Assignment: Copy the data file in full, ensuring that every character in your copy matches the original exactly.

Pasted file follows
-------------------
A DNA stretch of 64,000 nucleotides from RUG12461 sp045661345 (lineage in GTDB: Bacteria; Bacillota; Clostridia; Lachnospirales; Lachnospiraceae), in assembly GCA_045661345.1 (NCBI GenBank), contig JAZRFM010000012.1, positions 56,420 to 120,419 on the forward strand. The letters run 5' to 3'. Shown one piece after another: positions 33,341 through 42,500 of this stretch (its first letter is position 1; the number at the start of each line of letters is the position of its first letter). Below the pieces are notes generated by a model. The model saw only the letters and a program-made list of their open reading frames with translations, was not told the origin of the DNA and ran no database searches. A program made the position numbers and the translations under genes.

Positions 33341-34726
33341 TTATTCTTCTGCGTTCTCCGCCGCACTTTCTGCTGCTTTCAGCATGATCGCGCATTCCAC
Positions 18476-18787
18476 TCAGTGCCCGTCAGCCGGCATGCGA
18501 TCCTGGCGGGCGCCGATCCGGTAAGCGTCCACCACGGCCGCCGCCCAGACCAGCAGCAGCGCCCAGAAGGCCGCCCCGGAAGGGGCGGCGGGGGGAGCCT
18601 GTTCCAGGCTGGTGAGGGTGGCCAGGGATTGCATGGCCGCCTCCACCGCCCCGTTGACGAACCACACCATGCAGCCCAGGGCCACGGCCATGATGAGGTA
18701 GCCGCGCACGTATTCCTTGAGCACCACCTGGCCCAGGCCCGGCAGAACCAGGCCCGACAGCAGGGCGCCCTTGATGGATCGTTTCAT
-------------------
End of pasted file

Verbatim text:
A DNA stretch of 64,000 nucleotides from RUG12461 sp045661345 (lineage in GTDB: Bacteria; Bacillota; Clostridia; Lachnospirales; Lachnospiraceae), in assembly GCA_045661345.1 (NCBI GenBank), contig JAZRFM010000012.1, positions 56,420 to 120,419 on the forward strand. The letters run 5' to 3'. Shown one piece after another: positions 33,341 through 42,500 of this stretch (its first letter is position 1; the number at the start of each line of letters is the position of its first letter). Below the pieces are notes generated by a model. The model saw only the letters and a program-made list of their open reading frames with translations, was not told the origin of the DNA and ran no database searches. A program made the position numbers and the translations under genes.

Positions 33341-34726
33341 TTATTCTTCTGCGTTCTCCGCCGCACTTTCTGCTGCTTTCAGCATGATCGCGCATTCCAC
Positions 18476-18787
18476 TCAGTGCCCGTCAGCCGGCATGCGA
18501 TCCTGGCGGGCGCCGATCCGGTAAGCGTCCACCACGGCCGCCGCCCAGACCAGCAGCAGCGCCCAGAAGGCCGCCCCGGAAGGGGCGGCGGGGGGAGCCT
18601 GTTCCAGGCTGGTGAGGGTGGCCAGGGATTGCATGGCCGCCTCCACCGCCCCGTTGACGAACCACACCATGCAGCCCAGGGCCACGGCCATGATGAGGTA
18701 GCCGCGCACGTATTCCTTGAGCACCACCTGGCCCAGGCCCGGCAGAACCAGGCCCGACAGCAGGGCGCCCTTGATGGATCGTTTCAT